Scrolling Headlines:

UMass hockey competes hard, falls to No. 10 Providence College in overtime -

February 26, 2017

Overtime goal hands UMass hockey its 15th straight loss in regular season finale -

February 26, 2017

Former NAACP President Benjamin Jealous gives talk at UMass -

February 25, 2017

Anti-racism workshop teaches tactics to fight oppression in community -

February 25, 2017

Providence power play haunts UMass hockey in 6-2 loss -

February 25, 2017

UMass hockey falls to No. 10 Providence on Senior Night at the Mullins center -

February 25, 2017

UMass men’s basketball falters in the second half, falling to George Washington 83-67 Thursday -

February 24, 2017

UPDATE: SGA announces second and third artist for ‘Mullins Live!’ -

February 23, 2017

Divest UMass and STPEC host panel on building ‘solidarity economies’ in the Trump era -

February 23, 2017

UMass women’s basketball losing streak extends to 10 games after loss to URI -

February 23, 2017

Sixth annual Advocacy Day set to take place March 1 -

February 23, 2017

Panel discusses racial, sexual and psychological violence in response to art exhibit -

February 23, 2017

Judy Dixon enters final season with UMass tennis with simple message: One match at a time -

February 23, 2017

UMass baseball enduring early-season limitation in playing in New England -

February 23, 2017

Minutewomen softball begins season with cross-country travel, string of tournaments -

February 23, 2017

UMass women’s lacrosse senior Hannah Murphy is Angela McMahon’s latest legend in the making -

February 23, 2017

UMass baseball looks to bounce back from disappointing 2016 season -

February 23, 2017

UMass women’s lacrosse senior defenders accept leadership roles in quest for ninth consecutive Atlantic 10 Championship -

February 23, 2017

Kelsey McGovern rejoins UMass women’s lacrosse as an assistant coach after starring for Minutewomen -

February 23, 2017

UMass men’s lacrosse looks to continue improving throughout 2017 season -

February 23, 2017

Unusual events pave the way for a promising Winter Olympics

Olympics WEB

(Courtesy MCT)

While many people think that the Olympic Games are outdated in today’s fast-paced world, there are many interesting events coming up in this month’s Vancouver Olympic Winter Games. From the culturally significant opening and closing ceremonies to unusual sports, everyone should find something attractive about the games.

Though the Summer Olympic Games began in Ancient Greece thousands of years ago, the Winter Games are relatively new, beginning in 1924. This winter they come to Vancouver, Canada where the games will open Friday, Feb. 12. Since its launch, sporting events have been dropped and added, paving the way for a wide assortment of events. Each sport promises something for everyone.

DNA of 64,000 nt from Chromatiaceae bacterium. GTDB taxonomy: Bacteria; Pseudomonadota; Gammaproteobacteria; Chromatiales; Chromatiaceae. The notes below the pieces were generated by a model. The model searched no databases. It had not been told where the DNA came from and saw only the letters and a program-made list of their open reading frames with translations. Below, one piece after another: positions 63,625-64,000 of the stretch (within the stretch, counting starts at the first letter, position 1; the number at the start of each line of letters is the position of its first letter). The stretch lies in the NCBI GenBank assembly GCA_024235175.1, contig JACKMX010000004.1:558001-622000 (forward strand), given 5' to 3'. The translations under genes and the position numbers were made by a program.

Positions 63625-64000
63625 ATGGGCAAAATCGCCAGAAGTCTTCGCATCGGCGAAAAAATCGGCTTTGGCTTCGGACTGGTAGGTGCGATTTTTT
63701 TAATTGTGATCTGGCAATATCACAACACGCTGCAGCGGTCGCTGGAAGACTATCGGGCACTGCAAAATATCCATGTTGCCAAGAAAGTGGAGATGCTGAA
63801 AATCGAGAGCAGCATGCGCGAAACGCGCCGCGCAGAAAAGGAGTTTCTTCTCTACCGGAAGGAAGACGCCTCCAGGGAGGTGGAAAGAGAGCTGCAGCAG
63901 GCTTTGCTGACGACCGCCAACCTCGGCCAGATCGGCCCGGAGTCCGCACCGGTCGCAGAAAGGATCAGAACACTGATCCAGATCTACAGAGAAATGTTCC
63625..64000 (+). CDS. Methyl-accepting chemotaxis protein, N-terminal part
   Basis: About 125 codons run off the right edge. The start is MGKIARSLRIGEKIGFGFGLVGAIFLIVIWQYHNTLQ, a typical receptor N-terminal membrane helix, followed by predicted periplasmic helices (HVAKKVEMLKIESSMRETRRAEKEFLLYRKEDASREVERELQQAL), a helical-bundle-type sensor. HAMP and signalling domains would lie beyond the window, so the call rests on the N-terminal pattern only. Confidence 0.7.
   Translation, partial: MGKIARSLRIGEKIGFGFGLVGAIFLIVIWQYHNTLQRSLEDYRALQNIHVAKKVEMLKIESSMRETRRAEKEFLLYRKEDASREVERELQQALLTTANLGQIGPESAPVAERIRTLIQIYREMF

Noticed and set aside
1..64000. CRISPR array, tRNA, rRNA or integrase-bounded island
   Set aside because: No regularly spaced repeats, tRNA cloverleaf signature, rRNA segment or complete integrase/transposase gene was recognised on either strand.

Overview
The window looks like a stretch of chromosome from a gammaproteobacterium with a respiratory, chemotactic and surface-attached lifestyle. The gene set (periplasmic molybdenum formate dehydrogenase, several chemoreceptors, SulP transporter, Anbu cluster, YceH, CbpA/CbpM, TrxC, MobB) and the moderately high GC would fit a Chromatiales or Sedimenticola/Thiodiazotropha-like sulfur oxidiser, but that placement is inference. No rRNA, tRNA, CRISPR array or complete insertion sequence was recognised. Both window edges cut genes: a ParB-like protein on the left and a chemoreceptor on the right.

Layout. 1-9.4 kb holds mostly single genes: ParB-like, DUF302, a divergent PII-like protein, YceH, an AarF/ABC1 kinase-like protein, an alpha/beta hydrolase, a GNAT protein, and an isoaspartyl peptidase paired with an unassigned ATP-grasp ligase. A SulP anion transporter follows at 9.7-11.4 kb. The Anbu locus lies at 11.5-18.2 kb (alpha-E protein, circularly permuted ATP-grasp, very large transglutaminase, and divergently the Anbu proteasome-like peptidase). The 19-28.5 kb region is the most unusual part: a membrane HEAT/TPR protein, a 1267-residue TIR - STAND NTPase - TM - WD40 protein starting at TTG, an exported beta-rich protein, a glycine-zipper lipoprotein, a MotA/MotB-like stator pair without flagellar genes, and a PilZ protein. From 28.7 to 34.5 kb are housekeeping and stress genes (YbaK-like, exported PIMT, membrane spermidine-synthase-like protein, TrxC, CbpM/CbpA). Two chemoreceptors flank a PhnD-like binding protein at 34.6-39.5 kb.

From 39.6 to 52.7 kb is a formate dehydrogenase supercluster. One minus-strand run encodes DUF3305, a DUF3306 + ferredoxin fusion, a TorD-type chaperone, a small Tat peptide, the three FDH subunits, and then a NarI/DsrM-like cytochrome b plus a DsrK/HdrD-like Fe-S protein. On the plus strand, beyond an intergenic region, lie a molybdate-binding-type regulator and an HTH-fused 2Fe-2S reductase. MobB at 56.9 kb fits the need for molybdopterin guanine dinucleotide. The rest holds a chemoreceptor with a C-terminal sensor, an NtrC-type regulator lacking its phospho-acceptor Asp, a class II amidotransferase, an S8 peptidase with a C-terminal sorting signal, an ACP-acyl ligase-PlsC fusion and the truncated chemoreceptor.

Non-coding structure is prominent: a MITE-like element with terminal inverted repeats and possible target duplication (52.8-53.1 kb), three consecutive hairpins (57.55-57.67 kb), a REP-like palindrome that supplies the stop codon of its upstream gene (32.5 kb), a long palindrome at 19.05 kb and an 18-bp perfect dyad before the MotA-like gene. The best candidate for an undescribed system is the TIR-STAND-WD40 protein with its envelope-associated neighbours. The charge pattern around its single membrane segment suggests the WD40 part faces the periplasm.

Among the first events is the biathlon. The somewhat confusing race consists of 10 men and women’s races of varying lengths in which all biathlon athletes compete. During the races, biathletes stop in intervals, take a rifle off of their backs, and shoot at targets. Adapted in 2006, it now includes a mass start for the sprint race, providing for more thrills as participants attempt to stay standing while trying to fall over each other’s skis.

Curling is similar to shuffleboard or bocce on ice. One member of the two to four person competing team pushes a 40-pound curling stone down their lane. Another races ahead, sweeping the ice to make for a smoother track and longer ride. The goal is to get the stone between two lines and close to a “button.” Though it seems very simple, it is interesting to watch.

For the romantic at heart, ice dancing can be quite the event. While there are no lifts or real fancy tricks, ice dancing is described as ballroom dancing on ice. Music is played, the passion is potent; an ice dancing event can provide for a romantic evening. It can also be rather exciting and competitive. American pair Tanith Belbin and Ben Agosto are serious contenders after their success at the Turin Games.

However, ice dancing is not the only event in the rink. Figure skating is where many of the big name contenders can be seen. Though figure skating has the reputation of being a feminine sport, viewers can appreciate both the beauty and strength it takes to complete many high speed, high flying moves.

The three snowboarding events are sure to be among the most watched affairs of the 16 day event. The most interesting will be the snowboard cross, in which the athletes race down a course all while hurling over jumps and ramps. Besides that, these events are all fairly predictable.

Probably the oddest and most interesting event is the skeleton, which is named for the sled the riders lie face down on. The athlete lies down on a sled and hurls down an ice track at about 80 miles per hour. What makes it even more exciting is the fact that there is no breaking or steering mechanism present.

At the root of the Olympics is a sense of worldwide athleticism and camaraderie. Athletes participating in these and other exciting sports such as hockey, ski jumping and speed skating are playing to win medals for their home nations, to garner a sense of national pride.

Even if healthy competition on an international scale is not always an appreciated aspect of the Olympic Games, viewers can expect thrills and learning experiences from watching these sporting events. An exciting respite from a dreary winter season, the 21st Winter Olympiad, beginning Friday at 6 p.m., is sure to be exhilarating and stirring for viewers from all nations.

Kate MacDonald can be reached at kaitlynm@student.umass.edu.

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